Alopecurus geniculatus

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Alopecurus geniculatus L.

Poaceae

Life form: grass

Exposure: sun   5

Soil: loam - Soil: sandy loam - Soil: clay - Soil: sandy clay - Soil: loamy clay

Arrangement: alternate
Leaves: decidious

Shape: linear

Division: simple

Shape: not specified
Fruit: caryopsis

134B / 229143 

Inflorescence: spike

Petals: not specified
Habit: not specified

Growth form: not specified

Taxonomy

Divisio:
Magnoliophyta
Subdivisio:
Magnoliophytina
Classis:
Liliopsida
Subclassis:
Commelinidae
Superordo:
Poanae
Ordo:
Poales

Alopecurus geniculatus, commonly known as marsh foxtail, marsh meadow foxtail, is a grass.

Naming

Alopecurus geniculatus was described by Carl Linnaeus in 1753. The name is considered as validly published.

Taxonomy

Alopecurus geniculatus is a species in the genus Alopecurus which contains approximately 52 to 74 species and belongs to the family of the Poaceae (Grass Family).

Characteristics

Growth

The comparatively short-lived grasses have a erect habit and reach heights of to 100 centimetres. The main growing season is in spring.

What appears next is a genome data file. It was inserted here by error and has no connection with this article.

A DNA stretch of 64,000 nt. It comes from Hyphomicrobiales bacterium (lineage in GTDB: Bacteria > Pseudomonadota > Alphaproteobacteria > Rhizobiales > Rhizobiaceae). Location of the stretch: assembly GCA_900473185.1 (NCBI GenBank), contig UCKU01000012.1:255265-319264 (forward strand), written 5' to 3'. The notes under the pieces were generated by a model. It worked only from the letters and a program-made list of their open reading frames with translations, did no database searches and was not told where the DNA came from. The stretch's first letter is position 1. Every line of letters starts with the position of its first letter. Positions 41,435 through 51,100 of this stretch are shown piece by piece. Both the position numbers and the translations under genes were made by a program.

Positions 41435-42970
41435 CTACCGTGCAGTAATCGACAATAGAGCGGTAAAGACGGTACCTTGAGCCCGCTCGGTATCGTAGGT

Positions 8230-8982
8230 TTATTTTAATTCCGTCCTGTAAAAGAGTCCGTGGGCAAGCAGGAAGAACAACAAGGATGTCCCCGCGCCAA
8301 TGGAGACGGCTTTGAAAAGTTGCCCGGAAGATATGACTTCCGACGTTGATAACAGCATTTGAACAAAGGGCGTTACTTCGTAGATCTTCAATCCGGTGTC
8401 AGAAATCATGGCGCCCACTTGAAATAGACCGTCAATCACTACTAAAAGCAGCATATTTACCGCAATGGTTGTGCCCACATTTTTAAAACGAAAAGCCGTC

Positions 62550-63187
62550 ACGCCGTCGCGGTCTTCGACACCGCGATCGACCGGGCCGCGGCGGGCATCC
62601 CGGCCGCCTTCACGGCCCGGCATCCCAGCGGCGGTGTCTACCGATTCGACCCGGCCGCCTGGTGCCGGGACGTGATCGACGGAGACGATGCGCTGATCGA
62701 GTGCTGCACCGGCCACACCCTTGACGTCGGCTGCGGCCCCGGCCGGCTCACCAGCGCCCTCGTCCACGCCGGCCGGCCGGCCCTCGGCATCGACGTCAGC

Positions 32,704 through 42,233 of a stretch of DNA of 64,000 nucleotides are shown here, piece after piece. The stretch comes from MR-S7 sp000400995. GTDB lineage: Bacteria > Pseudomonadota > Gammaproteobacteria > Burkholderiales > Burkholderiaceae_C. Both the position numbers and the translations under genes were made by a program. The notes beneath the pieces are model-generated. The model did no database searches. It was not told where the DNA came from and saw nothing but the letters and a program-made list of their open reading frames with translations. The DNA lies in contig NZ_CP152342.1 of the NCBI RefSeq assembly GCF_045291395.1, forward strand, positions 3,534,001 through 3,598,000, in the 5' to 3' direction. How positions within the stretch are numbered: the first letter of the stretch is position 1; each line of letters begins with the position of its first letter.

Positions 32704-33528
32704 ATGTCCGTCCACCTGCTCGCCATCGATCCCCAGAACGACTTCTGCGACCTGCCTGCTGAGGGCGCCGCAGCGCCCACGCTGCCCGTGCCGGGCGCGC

Leaves

Alopecurus geniculatus is deciduous. The dark-green, simple leaves are alternate. They are linear with entire margins and parallel venation. The foliage is porous.

Flowers and Fruits

Alopecurus geniculatus produces spikes of green flowers from June to September.

The grasses produce yellow caryopses from summer to autumn.

Root System

The plants produce stolons which give rise to vegetative spread.

Distribution

Alopecurus geniculatus is native to the whole of Europe, Iran, Afghanistan, India, West-Siberia, China and Japan and is naturalized in North America, Australia and New Zealand.

Cultivation

The grasses prefer a sunny situation. The substrate should be loamy, sandy-loamy, clay, sandy clay or loamy clay and comparatively poor with a pH between 4 and 7,5. The plants need a soil depth of at least 30 centimetres for good growth. They tolerate temperatures down to -29°C (USDA zone 5) and need a frost-free period of at least 14 weeks.

Tolerance of special soil conditions

  • none: soil salinity, drought
  • low: calcareous soil
  • high: anaerobic soil

Uses

The recommended planting distance is 30 to 45 centimetres.

Maintenance and Propagation

Propagate by sowing or by ripe cuttings.

Cultivars

Pests and Diseases

Literature

  • Walter Erhardt, Erich Götz, Nils Bödeker, Siegmund Seybold: Der große Zander. Eugen Ulmer KG, Stuttgart 2008, ISBN 978-3-8001-5406-7. (Ger.)
  • Christoper Brickell (Editor-in-chief): RHS A-Z Encyclopedia of Garden Plants. Third edition. Dorling Kindersley, London 2003, ISBN 0-7513-3738-2.

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